If you're a new investor, high-quality dividend stocks can be an excellent place to start. Not only are these generally best-of-breed companies, but there's a lot of evidence that companies with a track record of paying -- and growing -- a dividend, are more likely to work out as great long-term investments. However, it's important that you pick the right dividend stocks. After all, just because a company pays a dividend is no guarantee the dividend is sustainable.
With that in mind, we asked three of our contributors to write about a dividend stock they think is ideal for investing beginners, and they named tech giant Cisco Systems, Inc. (CSCO 2.73%), consumer goods stalwart Tupperware Brands Corporation (TUP -3.68%), and electronic payments giant Mastercard Inc (MA 4.34%).
Keep reading to learn why we think these three dividend stocks are excellent investments, especially for stock-buying beginners.
A company at the core of our digital existence
Chuck Saletta (Cisco Systems): As the largest networking company around, chances are strong that something you do online today will rely on Cisco equipment in one way, shape, or form. That size gives Cisco the financial strength to both pay a dividend and continue to invest in growing its business for the hopes of even bigger dividends in the future.
Cisco recently increased its dividend by 11.5%, from $0.26 to $0.29 per share per quarter. Even with that increase, it only pays out about 54% of its earnings in the form of dividends, giving it plenty of room to continue to invest in designing and building the next generation of networking services. Also supporting that financial strength and dividend is a balance sheet with more cash than debt on it, along with expected earnings growth of around 10% annualized over the next five years.
In addition, with its shares trading at less than 14 times its expected forward-looking earnings, Cisco looks reasonably priced in a market that many believe is trading at stretched valuations overall. It's not all that often that financially strong companies with such decent growth prospects can be found trading at reasonable prices. With Cisco Systems, you get all of that -- and a growing dividend, too. That combination is what makes it a great potential dividend investment for beginning investors.
It's not just food storage
Seth McNew (Tupperware Brands): Though it's famous for the plastic food storage containers sold at parties in people's' living rooms, Tupperware Brands is actually a conglomerate that also owns other kinds of consumer goods beyond its namesake products. Even more interesting is that the U.S. makes up less than a tenth of its total sales, and instead, regions like China and other emerging markets are helping the company to grow sales.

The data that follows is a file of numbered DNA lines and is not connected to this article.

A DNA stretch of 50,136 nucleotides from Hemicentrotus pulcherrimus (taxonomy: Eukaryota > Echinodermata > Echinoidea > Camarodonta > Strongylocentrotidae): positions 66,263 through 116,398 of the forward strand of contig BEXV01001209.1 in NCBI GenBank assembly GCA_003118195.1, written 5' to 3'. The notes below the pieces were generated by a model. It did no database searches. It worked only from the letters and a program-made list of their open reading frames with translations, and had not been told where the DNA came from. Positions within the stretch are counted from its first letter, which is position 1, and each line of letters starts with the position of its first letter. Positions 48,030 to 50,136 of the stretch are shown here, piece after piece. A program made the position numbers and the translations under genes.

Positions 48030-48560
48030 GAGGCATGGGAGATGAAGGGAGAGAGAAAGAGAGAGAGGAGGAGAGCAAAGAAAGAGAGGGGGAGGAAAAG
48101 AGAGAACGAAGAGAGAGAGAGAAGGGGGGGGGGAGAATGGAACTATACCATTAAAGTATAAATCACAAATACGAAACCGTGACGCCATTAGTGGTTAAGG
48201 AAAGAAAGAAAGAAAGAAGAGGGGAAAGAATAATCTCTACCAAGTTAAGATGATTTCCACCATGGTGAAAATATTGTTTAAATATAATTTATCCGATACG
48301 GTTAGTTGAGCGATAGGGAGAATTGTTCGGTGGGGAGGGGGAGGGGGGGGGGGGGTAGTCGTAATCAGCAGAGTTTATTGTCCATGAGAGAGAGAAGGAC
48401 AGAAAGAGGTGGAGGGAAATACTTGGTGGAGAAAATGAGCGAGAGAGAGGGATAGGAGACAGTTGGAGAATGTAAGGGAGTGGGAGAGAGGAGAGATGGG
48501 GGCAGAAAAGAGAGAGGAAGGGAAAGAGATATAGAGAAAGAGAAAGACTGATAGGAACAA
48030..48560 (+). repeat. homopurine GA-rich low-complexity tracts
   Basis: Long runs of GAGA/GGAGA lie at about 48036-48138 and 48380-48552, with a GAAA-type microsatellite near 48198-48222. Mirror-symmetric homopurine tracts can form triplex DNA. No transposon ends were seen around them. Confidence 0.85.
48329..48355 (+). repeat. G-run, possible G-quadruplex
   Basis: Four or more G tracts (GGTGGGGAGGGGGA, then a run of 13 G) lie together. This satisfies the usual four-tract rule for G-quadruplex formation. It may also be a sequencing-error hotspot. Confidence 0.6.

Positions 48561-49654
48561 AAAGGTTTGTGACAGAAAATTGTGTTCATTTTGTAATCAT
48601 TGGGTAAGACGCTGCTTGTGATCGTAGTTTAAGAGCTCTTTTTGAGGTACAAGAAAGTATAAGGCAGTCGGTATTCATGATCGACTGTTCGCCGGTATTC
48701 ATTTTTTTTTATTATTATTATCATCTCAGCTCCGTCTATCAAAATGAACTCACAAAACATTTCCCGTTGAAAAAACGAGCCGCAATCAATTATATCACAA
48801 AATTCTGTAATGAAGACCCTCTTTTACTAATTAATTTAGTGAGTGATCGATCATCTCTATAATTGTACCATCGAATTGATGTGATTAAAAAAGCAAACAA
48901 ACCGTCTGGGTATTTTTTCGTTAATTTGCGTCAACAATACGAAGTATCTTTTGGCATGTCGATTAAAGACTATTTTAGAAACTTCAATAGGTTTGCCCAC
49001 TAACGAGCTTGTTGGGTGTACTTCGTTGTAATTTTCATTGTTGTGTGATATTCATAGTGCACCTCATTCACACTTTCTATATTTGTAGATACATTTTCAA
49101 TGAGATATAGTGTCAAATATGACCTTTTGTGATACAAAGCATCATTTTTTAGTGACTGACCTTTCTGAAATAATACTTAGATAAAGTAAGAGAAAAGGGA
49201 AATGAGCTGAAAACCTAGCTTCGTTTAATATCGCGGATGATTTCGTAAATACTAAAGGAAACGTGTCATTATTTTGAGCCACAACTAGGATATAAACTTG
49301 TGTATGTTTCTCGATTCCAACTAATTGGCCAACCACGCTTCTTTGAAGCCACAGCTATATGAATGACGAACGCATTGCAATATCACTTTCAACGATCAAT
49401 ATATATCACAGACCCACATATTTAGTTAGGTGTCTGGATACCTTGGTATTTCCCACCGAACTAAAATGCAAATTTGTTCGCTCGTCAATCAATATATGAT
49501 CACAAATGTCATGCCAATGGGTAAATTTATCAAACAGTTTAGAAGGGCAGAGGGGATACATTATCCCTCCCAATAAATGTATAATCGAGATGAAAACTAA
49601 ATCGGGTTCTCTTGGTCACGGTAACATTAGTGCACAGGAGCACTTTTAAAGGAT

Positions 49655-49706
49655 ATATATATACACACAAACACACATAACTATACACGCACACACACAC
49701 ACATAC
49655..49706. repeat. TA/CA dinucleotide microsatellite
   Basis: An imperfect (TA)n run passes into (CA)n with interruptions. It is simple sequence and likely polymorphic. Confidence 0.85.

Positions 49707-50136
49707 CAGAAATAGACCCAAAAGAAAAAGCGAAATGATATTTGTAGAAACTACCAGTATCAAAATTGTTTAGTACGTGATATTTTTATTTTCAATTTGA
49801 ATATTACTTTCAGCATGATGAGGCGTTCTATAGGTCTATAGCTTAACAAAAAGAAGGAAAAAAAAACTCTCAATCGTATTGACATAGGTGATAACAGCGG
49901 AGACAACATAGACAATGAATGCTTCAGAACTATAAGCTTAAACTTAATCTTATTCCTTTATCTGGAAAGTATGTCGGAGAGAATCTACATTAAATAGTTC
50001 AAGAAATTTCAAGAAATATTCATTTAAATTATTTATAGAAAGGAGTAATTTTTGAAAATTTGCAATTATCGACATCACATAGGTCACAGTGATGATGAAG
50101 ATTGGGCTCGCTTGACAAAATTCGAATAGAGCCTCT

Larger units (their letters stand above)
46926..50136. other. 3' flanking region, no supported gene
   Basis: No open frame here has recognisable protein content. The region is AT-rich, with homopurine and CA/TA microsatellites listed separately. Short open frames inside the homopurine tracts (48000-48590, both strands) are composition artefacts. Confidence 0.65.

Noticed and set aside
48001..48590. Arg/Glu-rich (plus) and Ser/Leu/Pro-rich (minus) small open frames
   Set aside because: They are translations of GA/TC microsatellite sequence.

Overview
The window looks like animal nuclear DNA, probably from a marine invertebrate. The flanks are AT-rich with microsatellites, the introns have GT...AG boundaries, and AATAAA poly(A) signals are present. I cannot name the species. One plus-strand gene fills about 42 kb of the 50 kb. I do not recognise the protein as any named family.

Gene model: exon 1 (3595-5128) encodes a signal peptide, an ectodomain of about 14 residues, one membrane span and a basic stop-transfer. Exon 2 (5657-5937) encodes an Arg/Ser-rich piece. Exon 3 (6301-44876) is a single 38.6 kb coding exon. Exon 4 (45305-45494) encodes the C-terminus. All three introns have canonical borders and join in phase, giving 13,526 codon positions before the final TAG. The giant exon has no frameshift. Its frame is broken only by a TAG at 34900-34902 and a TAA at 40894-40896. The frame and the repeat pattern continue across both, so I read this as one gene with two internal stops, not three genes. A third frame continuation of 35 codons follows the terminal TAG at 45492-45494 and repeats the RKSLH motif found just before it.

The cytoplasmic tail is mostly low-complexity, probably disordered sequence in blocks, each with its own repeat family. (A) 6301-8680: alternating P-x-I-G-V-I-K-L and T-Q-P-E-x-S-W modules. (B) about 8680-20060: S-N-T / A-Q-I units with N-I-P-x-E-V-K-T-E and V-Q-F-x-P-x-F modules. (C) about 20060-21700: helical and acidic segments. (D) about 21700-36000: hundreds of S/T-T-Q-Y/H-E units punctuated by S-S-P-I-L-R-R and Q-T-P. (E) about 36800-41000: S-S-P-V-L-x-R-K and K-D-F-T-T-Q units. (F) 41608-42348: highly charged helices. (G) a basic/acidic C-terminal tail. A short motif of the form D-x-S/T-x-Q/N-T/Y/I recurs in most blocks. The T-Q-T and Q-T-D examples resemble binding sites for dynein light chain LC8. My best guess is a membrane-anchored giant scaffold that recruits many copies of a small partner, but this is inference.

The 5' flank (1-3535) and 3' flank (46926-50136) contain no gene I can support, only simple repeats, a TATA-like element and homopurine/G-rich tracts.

For full-year 2016, Tupperware Brands reported sales down 3% year over year, but the depressed number was entirely due to its overseas growth. Adjusted for currency fluctuations, sales were up 2%, and earnings per share rose 20% over 2015. To continue growing sales, the company is working on new products and said that it has 100 new concepts in its product-development pipeline.
Tupperware could be a great dividend stock for beginning investors because not only does it offer an easy-to-understand business with a proven record of strong earnings growth, it also pays out an attractive dividend of nearly 4.5%, a yield that has steadily grown in recent years. Tupperware Brands' dividend payout ratio is just 68%, meaning only about two-thirds of earnings are paid out to shareholders in dividends, a good sign that the dividend is safe and likely to continue growing as earnings continue rising.
A company set to "charge" ahead for years to come
Jason Hall (Mastercard): While its dividend yield is less than 1%, it would be a mistake to overlook Mastercard, particularly for new investors. To start, it's one of the most dominant electronic payments companies in the world, commanding, with competitor Visa, a significant amount of global market share.
Furthermore, the growth opportunity for this world-class, cash-cow business is much stronger than you may think. While credit and debit transactions are commonplace in developed economies, cash is still king around the world, making up the vast majority of global transactions. But a burgeoning global middle class, and the advent of mobile computing, are coming together quickly to change this. With its deep relationship with tens of thousands of financial services companies, and hundreds of thousands of merchants, Mastercard is perfectly positioned to grow for many years to come.
For a new investor, this makes Mastercard one of the best dividend growth stocks to own. Since first paying a dividend in 2006, Mastercard has increased it over 2,300%, and management intends to continue growing payouts with earnings for years to come. At the same time, the company continues buying back shares, further increasing per-share value for shareholders.
Bottom line: Don't let the current low yield cause you to skip Mastercard as a great dividend stock -- especially if your investing timeline is measured in decades. Earnings and dividend growth could turn a small investment today into a big source of income down the road.